Catchall / Cajón de Sastre
Human and Economic Development Requires Ethical Practices and Ends
The basis of human progress is not in a return to the past, nor is it in the present; it is to anticipate the future; to go forward with the awareness of what could and should have been done and has not been done. The objective is to conceive new ideas, methods, values and attitudes in an ethically and aesthetically context.
The utopias have nearly always been taken over by ideological extremists. In the past century and in present times, they brought in the leftist utopia, or the repulsive false utopia of the extreme right —fascism or nazism— as the only proprietors of the desirable goals for human destiny. On one hand, a betrayal of the collectivist ideal, and on the other the egocentrism and racism of the minority in control. The utopian idea of democracy in the terms of the French Revolution was downgraded, and nowadays liberty, equality and fraternity are paradigms relegated to the economic sphere. But would it not be possible to build utopia within the framework of democracy? Isn’t democracy after all, a utopia? We should begin by analyzing the components of democracy in relation to human development.
Freedom produces the paths for development, and development produces freedom in an inevitable interaction. But the development we are referring to has a human face; it is global, holistic, integral. In economic terms, freedom and development do not necessarily interact in the same way; in other words, economic development does not imply freedom. Some dictatorships have had notable economic growth; Spain in the sixties, and Chile during Pinochet, suffered violation of many of their citizen’s freedom, but their economies flourished. On the contrary some democratic countries have seen their economy decline. So economic policy must not be confused with freedom, nor democracy with economic development. We need to deal with development in a more comprehensive term. Human development goes hand in hand with democracy and with an utopian dimension. There can be no development centered in mankind unless society assumes the genuine options of freedom, equality and fraternity. And this implies the eradication from democratic political practice of five crucial aspects: corruption of any kind, concentration of power, nationalism and ethnocentrism, lack of education, and the separation of the people from decision-making by the democratic government.
In an even wider sense, the suppression of frontiers, diffusion of power among the whole people, inter-ethnic development and respect for minorities are essential to international and intra-national progress. Democracies in which authoritarian practices are concealed, or any kind of discrimination permitted, are guilty of a malevolent use of power. The learning process often implies a relinquishing of old habits and undesirable behaviors. Politicians must abandon double talk and half truths that distort the truth. This habit, ingrained in political practice, especially when it is used to win popular support, is dishonest, and it undermines the democratic system which should be soundly based on honest and transparent behavior and values.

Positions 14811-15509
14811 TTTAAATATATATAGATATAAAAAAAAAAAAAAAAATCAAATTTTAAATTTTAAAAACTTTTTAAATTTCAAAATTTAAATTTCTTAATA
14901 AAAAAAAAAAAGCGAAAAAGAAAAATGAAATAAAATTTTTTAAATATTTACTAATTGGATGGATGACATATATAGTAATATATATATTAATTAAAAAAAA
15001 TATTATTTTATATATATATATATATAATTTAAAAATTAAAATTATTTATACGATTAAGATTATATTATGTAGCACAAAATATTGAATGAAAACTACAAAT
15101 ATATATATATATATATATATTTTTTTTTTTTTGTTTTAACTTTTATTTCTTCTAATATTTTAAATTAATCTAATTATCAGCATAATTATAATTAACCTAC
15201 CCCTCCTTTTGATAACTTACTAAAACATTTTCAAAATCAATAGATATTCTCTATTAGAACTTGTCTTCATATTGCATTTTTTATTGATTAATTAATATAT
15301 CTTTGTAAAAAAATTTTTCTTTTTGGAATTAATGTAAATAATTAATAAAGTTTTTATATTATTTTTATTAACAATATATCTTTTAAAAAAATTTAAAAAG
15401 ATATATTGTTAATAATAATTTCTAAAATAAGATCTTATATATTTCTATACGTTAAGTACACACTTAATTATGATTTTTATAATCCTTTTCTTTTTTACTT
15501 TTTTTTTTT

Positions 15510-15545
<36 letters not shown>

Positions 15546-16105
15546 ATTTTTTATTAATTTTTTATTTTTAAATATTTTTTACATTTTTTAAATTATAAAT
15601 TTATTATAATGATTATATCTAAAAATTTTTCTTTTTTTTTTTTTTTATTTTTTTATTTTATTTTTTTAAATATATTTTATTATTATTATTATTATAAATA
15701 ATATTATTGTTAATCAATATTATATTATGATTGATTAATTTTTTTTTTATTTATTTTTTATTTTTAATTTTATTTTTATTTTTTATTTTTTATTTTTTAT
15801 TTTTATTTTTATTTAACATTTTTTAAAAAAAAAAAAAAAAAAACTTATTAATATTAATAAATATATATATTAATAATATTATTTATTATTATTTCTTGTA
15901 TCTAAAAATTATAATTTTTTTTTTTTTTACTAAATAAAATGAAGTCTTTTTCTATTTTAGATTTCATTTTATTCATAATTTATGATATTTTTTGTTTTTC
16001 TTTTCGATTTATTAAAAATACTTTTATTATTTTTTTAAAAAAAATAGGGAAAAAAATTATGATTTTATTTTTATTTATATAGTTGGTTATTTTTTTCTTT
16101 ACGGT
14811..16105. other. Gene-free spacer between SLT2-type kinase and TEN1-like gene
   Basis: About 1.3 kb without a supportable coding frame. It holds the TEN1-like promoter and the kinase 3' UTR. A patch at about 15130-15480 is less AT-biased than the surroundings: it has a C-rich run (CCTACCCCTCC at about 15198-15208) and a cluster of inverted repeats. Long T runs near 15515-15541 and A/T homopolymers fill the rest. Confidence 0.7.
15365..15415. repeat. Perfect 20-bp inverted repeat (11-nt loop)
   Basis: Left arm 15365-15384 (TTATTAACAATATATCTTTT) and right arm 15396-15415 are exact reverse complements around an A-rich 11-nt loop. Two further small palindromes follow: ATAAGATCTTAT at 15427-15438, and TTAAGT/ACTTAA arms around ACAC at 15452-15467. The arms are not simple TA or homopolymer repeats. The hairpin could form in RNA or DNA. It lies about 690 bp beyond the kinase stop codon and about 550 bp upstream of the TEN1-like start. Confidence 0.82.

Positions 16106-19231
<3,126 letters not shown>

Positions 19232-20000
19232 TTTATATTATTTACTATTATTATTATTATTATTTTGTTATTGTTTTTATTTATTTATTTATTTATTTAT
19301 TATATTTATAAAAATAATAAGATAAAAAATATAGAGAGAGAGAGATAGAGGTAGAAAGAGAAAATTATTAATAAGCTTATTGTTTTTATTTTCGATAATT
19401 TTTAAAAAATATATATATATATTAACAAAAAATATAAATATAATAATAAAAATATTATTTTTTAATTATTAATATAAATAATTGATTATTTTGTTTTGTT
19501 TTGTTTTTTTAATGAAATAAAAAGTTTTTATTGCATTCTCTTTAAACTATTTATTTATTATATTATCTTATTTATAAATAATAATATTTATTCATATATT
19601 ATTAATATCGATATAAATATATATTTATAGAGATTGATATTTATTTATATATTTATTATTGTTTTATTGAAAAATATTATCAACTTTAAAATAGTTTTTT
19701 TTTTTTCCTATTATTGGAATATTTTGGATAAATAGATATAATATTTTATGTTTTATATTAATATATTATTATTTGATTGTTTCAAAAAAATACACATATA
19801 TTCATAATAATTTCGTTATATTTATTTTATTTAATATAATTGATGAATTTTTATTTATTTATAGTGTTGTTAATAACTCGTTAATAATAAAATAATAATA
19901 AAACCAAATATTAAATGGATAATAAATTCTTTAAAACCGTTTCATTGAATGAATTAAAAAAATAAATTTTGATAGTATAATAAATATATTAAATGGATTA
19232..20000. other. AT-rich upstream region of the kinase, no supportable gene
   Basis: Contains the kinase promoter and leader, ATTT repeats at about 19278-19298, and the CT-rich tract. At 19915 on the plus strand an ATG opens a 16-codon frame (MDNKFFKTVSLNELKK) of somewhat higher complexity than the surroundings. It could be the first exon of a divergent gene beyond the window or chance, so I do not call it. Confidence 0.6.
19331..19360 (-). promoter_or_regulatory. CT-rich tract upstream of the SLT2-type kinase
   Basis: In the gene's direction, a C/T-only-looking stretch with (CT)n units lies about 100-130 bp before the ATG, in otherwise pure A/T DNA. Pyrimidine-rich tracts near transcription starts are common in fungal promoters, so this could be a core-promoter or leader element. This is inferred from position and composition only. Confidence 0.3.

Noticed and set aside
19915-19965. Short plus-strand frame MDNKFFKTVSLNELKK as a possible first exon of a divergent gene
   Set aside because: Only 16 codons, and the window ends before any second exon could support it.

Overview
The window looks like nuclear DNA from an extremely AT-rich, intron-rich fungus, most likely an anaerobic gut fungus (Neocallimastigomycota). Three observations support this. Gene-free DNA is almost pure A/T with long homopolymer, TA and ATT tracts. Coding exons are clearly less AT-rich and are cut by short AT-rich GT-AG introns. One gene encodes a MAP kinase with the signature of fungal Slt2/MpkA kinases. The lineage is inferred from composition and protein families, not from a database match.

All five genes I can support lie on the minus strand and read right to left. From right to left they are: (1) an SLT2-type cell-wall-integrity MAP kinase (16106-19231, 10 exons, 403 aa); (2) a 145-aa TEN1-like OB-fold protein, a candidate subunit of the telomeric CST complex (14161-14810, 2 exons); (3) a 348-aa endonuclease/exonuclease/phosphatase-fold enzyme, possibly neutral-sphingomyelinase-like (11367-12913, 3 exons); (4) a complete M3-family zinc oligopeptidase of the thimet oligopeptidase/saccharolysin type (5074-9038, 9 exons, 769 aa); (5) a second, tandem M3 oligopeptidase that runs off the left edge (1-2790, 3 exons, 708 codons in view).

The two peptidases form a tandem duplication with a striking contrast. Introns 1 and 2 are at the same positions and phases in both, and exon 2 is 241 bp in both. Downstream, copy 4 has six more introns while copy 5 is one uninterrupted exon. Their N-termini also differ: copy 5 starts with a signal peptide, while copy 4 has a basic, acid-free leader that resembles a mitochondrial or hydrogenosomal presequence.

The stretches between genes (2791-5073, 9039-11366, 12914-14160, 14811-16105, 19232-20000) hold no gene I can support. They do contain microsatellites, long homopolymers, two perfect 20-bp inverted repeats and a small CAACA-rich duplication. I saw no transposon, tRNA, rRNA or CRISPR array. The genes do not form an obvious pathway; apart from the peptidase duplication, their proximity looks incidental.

So to base the political division of the world of the future on ideological standpoints of left or right is senseless. From the right, from the left, from conservatism or radicalism and even from the ambiguity of the center, bad policies can be practiced, in which the extremes of the systems meet and melt-down. The ideological position that focuses on the complexity of human development cannot possibly be simplified into such vague and empty expressions as these extremes we have mentioned.
They must be stated in terms of those who are in favor of human rights and those who violate them; of those who work for the common good and those who extend their freedom at the expense of the freedom of others; of those who distribute equality and those who accumulate privileges; of those who defend diversity and those who try to impose a uniform culture; of those who respect other opinions and those who practice intolerance; of those who accept the will of the people and try to administer the power they have been granted and those who misuse it or turn it to their own benefit; of those who have an ethical sense of life and those who feel no obligation to mankind.
©2013 Miguel Angel Escotet. All rights reserved. Permission to reprint with appropriate citing.